The DuPage Unitarian Universalist Church exists as a beacon of liberal religious thought and practice. Amid the challenges and changes of a chaotic world, we aspire to proclaim and embody the possibilities of meaning in human life, of freedom in human thought, and of peace and justice in human community.

Tuesday, May 26, 2015

Sunday Service: How Do We Help Each Other? May 24th, 2015

How Do We Help One Another
By Reverend Tom Capo
Delivered on 5/24/2015

      A lot of things drew me to DuPage Unitarian Universalist Church last year: your hunger for social justice/social action causes, your hands-on involvement with PADS and Bridges, helping homeless individuals and families, your eagerness to embrace the use of technology on Sunday mornings.  Another quality that made this church stand out for me was the way you take care of each other, and in particular, the Pastoral Ministry Associates, or PMA, Committee.  Revitalized in 2012, the PMA have been able and effective partners in ministry.  They call people, write cards, monitor our Joys and Concerns Facebook page, and generally reach out to the people here in this community who are in crisis, in need, in pain.  This past year our PMA Committee created an on-call schedule to keep track of and follow up with the many members and friends in need.  And one of the things I love about this congregation is that many of you have formally or informally reached out to people in need in this congregation to give them help and/or support.  This winter and spring in particular, have seen an uptick in the number of members and friends who have needed some support, and I have been so gratified and impressed by the consistently nurturing and caring responses this community offers.  DuPage Unitarian Universalist Church is truly a community of love and truly understands how important expressing that love for one another is.  

      And yet, this community, we, are not like one of Shakespeare’s fictional characters.  Our bounty is not “boundless as the sea.”  And so many times, though we love truly and deeply, we don’t find that “the more [love we] give… the more [we] have” to give.  While there is truth in how our hearts can grow as we share our love with one another and with people in need, unlike a fictional character, our love is not infinite.  We are human, and like it or not, we have limits.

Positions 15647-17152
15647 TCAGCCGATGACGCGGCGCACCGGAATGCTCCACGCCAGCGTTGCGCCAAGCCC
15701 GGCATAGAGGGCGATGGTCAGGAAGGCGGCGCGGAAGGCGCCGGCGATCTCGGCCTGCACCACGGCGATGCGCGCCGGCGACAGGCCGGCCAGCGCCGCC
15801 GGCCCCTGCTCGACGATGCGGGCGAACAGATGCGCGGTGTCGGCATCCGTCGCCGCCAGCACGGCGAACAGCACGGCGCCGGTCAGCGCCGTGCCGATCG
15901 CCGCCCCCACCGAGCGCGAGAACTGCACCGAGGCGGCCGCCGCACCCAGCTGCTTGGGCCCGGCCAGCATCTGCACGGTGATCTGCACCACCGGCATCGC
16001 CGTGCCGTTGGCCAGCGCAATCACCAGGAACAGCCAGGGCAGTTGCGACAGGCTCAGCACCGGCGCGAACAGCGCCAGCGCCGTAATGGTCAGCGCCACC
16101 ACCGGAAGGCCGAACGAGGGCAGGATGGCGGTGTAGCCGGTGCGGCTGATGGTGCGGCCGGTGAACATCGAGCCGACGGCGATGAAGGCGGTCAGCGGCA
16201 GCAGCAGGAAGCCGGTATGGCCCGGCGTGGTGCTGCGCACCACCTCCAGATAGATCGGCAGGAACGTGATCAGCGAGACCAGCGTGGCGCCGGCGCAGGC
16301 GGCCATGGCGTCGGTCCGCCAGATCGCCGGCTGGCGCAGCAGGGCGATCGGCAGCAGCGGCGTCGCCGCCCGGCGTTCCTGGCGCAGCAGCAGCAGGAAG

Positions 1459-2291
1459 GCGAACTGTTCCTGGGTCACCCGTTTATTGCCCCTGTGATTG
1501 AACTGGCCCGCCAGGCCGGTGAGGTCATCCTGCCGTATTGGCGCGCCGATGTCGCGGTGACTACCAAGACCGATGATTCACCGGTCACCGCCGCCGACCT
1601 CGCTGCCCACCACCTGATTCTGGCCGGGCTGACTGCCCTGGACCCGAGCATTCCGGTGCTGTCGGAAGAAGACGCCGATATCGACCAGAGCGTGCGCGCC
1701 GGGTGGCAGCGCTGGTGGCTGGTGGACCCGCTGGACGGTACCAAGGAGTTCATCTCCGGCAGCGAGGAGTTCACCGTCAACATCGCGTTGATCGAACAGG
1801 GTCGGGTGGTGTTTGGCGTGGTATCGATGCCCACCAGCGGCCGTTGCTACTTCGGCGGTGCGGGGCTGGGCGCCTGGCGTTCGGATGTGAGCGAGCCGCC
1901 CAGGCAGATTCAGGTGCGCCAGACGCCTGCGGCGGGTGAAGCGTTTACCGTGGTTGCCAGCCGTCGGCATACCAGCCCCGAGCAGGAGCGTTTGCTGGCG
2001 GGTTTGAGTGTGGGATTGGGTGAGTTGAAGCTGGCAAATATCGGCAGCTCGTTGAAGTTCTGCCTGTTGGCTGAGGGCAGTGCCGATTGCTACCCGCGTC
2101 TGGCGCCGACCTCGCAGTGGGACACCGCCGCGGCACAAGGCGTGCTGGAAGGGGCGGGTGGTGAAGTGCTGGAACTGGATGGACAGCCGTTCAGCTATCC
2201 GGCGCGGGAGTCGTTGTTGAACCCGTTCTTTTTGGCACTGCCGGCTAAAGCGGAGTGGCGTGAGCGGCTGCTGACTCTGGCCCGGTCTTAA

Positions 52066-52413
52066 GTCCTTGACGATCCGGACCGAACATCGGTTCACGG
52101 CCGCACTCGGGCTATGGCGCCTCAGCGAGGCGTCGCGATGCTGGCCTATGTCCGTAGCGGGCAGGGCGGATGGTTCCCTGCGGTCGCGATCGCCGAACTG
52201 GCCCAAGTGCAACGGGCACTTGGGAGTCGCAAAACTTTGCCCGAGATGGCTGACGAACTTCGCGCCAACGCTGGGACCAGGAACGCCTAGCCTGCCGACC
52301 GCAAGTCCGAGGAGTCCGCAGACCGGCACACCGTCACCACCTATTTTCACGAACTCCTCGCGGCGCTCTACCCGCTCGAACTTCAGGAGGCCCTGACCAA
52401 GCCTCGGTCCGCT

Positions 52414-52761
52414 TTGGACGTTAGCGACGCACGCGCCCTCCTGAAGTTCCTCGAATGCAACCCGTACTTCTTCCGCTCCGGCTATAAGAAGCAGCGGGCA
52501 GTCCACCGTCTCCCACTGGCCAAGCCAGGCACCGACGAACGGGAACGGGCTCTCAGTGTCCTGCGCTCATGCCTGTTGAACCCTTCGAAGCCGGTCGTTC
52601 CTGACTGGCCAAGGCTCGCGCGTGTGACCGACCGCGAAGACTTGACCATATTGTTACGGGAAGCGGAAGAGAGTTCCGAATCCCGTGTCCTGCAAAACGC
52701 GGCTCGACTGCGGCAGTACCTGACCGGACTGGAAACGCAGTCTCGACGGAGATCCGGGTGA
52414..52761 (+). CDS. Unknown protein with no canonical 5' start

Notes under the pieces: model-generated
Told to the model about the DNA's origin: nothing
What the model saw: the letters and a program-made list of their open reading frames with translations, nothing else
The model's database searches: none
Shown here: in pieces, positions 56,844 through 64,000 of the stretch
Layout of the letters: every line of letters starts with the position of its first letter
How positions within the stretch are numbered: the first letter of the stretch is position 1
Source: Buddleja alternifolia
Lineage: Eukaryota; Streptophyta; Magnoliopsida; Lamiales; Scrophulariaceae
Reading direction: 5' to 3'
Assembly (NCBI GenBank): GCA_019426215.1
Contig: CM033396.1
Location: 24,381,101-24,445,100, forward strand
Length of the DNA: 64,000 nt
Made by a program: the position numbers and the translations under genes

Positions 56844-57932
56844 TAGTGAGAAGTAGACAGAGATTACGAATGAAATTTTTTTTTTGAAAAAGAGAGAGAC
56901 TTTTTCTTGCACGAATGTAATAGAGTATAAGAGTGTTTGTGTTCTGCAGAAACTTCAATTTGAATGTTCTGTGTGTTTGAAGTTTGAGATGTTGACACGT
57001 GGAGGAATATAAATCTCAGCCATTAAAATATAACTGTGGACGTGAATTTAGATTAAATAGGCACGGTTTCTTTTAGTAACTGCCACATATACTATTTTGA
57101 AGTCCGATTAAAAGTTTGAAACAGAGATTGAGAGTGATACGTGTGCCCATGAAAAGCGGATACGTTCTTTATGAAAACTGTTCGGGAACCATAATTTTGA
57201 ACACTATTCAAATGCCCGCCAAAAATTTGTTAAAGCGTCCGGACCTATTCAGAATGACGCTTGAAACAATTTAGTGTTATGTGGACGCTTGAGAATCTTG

Many of us have been working long and hard this year helping members and friends who are in need, and I’ve wondered about whether some of us might experience some compassion fatigue.

“You cannot say, I need you
So you say, I like your shoes
I cannot say, I see your gods have failed you
So I say, your eyes look so sad
You fold your arms, the sentences for my crimes is life
I lean in, let’s look at those chains
You look past me, eyes wide, I am alone
And the night is coming for me
My heart pounds
Knowing what waits there
Your breath stops to keep
The next door locked and shut
But my left foot
Is already in it
Outside the trees
Are restless with light
In the settling quiet
Each filament of dust
Streaming in from earth or star
Delivers us, mote by mote
From the hour of undoing
Into the hour of mercy
On what wings
We cannot say”

This poem was written by psychotherapist, mystic, and poet Frances Hatfield. 

      I want to be clear that we will always have people in need in the congregation and we should be willing as a community to step up and be there to help them.  This sermon is not about telling people who are in pain, who are suffering, to “suck it up.”  This sermon is about how we care for others and care for ourselves.

Tuesday, May 12, 2015

Sunday Service: Where is the Love in the Political Parties? Sunday May 10th 2015

Where is the Love in the Political Parties?
By Reverend Tom Capo
Preached on 5/10/2015

In Washington and in most state capitols, finger pointing, blaming, yelling, discrediting, and finding fault in the “other” political party is how our government is working, or rather not working.  Calling Republicans Nazis and Democrats Communists is not uncommon for political pundits on the left and on the right.  Gerrymandering districts and huge amounts of money, with the accompanying political influence, are the way politicians stay in power.  
Here is Political Scientist, Paul Enrique C. Casas’ view of today’s political conundrum.   Liberals feel change is good.  And those on the extreme left want lots of change/change everything. Conservatives want to change slowly and have very little change.  And on the extreme right, they want no change or even want some of the changes that has happened reversed.    Both Democrats and Republicans who are moderate in their political views want to change some things and leave others alone.  At least right now few of those moderates are getting elected or even want to be involved in politics because they believe that the radicals and reactionaries in the two political parties have taken over and are unwilling to compromise.   
With the extreme left and right controlling the political parties, it is not surprising that the party who is in the majority acts like the crocodile man who owns fire and refuses to share it.  Is it any wonder there is so little love between our politicians and political parties?  Where is the rainbow bird to whisk away the fire, to show them how to share that power?